Step-by-step instructions for performing operations with Kubernetes.

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Installing and Setting Up kubectl

To deploy and manage applications on Kubernetes, you’ll use the Kubernetes command-line tool, kubectl. It lets you inspect your cluster resources, create, delete, and update components, and much more. You will use it to look at your new cluster and bring up example apps.

You should use a version of kubectl that is at least as new as your server. kubectl version will print the server and client versions. Using the same version of kubectl as your server naturally works; using a newer kubectl than your server also works; but if you use an older kubectl with a newer server you may see odd validation errors.

Here are a few methods to install kubectl.

Install kubectl Binary Via curl

Download the latest release with the command:

# OS X
curl -LO https://storage.googleapis.com/kubernetes-release/release/$(curl -s https://storage.googleapis.com/kubernetes-release/release/stable.txt)/bin/darwin/amd64/kubectl

# Linux
curl -LO https://storage.googleapis.com/kubernetes-release/release/$(curl -s https://storage.googleapis.com/kubernetes-release/release/stable.txt)/bin/linux/amd64/kubectl

# Windows
curl -LO https://storage.googleapis.com/kubernetes-release/release/$(curl -s https://storage.googleapis.com/kubernetes-release/release/stable.txt)/bin/windows/amd64/kubectl.exe

If you want to download a specific version of kubectl you can replace the nested curl command from above with the version you want. (e.g. v1.4.6, v1.5.0-beta.2)

Make the kubectl binary executable and move it to your PATH (e.g. /usr/local/bin):

chmod +x ./kubectl
sudo mv ./kubectl /usr/local/bin/kubectl

Extract kubectl from Release .tar.gz or Compiled Source

If you downloaded a pre-compiled release, kubectl will be under platforms/<os>/<arch> from the tar bundle.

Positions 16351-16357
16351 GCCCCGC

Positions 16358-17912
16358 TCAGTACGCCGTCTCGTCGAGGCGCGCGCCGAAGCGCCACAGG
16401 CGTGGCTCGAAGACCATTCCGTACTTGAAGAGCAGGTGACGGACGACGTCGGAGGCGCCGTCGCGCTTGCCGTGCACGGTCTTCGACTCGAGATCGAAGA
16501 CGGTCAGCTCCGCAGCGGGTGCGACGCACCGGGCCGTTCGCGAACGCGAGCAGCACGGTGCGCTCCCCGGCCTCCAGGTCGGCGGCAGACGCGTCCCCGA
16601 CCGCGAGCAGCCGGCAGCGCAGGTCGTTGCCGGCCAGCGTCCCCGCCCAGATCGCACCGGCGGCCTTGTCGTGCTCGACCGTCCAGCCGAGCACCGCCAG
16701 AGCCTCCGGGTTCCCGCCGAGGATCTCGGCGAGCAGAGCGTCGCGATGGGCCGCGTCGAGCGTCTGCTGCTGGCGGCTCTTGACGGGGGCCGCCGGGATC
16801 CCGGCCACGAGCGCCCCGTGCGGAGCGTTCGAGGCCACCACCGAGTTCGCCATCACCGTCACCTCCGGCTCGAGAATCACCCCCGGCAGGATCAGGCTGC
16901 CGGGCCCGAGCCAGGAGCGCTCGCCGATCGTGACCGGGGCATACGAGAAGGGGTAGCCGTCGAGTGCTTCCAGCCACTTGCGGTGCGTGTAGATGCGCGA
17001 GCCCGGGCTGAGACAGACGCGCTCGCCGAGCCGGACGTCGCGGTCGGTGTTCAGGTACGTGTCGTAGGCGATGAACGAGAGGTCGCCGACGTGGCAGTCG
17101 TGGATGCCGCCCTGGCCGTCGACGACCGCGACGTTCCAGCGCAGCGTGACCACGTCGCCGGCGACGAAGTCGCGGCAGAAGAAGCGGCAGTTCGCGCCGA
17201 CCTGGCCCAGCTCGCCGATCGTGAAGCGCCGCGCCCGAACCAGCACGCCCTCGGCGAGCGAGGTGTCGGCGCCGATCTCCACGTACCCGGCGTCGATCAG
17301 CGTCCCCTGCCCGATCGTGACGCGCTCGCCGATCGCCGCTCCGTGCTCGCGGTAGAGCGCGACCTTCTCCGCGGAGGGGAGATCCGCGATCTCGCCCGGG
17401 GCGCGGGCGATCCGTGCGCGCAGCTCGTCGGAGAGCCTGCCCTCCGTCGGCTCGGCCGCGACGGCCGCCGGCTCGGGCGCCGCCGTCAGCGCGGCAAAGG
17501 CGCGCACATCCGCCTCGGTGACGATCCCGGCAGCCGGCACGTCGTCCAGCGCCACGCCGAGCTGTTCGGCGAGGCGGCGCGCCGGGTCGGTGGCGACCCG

If you compiled Kubernetes from source, kubectl should be either under _output/local/bin/<os>/<arch> or _output/dockerized/bin/<os>/<arch>.

Copy or move kubectl into a directory already in your PATH (e.g. /usr/local/bin). For example:

# OS X
sudo cp platforms/darwin/amd64/kubectl /usr/local/bin/kubectl

# Linux
sudo cp platforms/linux/amd64/kubectl /usr/local/bin/kubectl

Next make it executable with the following command:

sudo chmod +x /usr/local/bin/kubectl

The kubectl binary doesn’t have to be installed to be executable, but the rest of the walkthrough will assume that it’s in your PATH.

If you prefer not to copy kubectl, you need to ensure it is in your path:

# OS X
export PATH=<path/to/kubernetes-directory>/platforms/darwin/amd64:$PATH

# Linux
export PATH=<path/to/kubernetes-directory>/platforms/linux/amd64:$PATH

Download as part of the Google Cloud SDK

kubectl can be installed as part of the Google Cloud SDK:

First install the Google Cloud SDK.

After Google Cloud SDK installs, run the following command to install kubectl:

gcloud components install kubectl

Do check that the version is sufficiently up-to-date using kubectl version.

Install with brew

If you are on MacOS and using brew, you can install with:

brew install kubectl

The homebrew project is independent from kubernetes, so do check that the version is sufficiently up-to-date using kubectl version.

Configuring kubectl

In order for kubectl to find and access the Kubernetes cluster, it needs a kubeconfig file, which is created automatically when creating a cluster using kube-up.sh or upon successful deployment of Minikube cluster (see the getting started guides for more about creating clusters). If you need access to a cluster you didn’t create, see the Sharing Cluster Access document. By default, kubectl configuration lives at ~/.kube/config.

Making sure you’re ready

Check that kubectl is properly configured by getting the cluster state:

$ kubectl cluster-info

If you see a url response, you are ready to go.

Enabling shell autocompletion

kubectl includes autocompletion support, which can save a lot of typing!

The completion script itself is generated by kubectl, so you typically just need to invoke it from your profile.

Common examples are provided here, but for more details please consult kubectl completion -h

On Linux, using bash

To add it to your current shell: source <(kubectl completion bash)

To add kubectl autocompletion to your profile (so it is automatically loaded in future shells):

echo "source <(kubectl completion bash)" >> ~/.bashrc

On MacOS, using bash

On MacOS, you will need to install the bash-completion support first:

brew install bash-completion

To add it to your current shell:

source $(brew --prefix)/etc/bash_completion
source <(kubectl completion bash)

To add kubectl autocompletion to your profile (so it is automatically loaded in future shells):

echo "source $(brew --prefix)/etc/bash_completion" >> ~/.bash_profile
echo "source <(kubectl completion bash)" >> ~/.bash_profile

Please note that this only appears to work currently if you install using brew install kubectl, and not if you downloaded kubectl directly.

What’s next?

Learn how to launch and expose your application.


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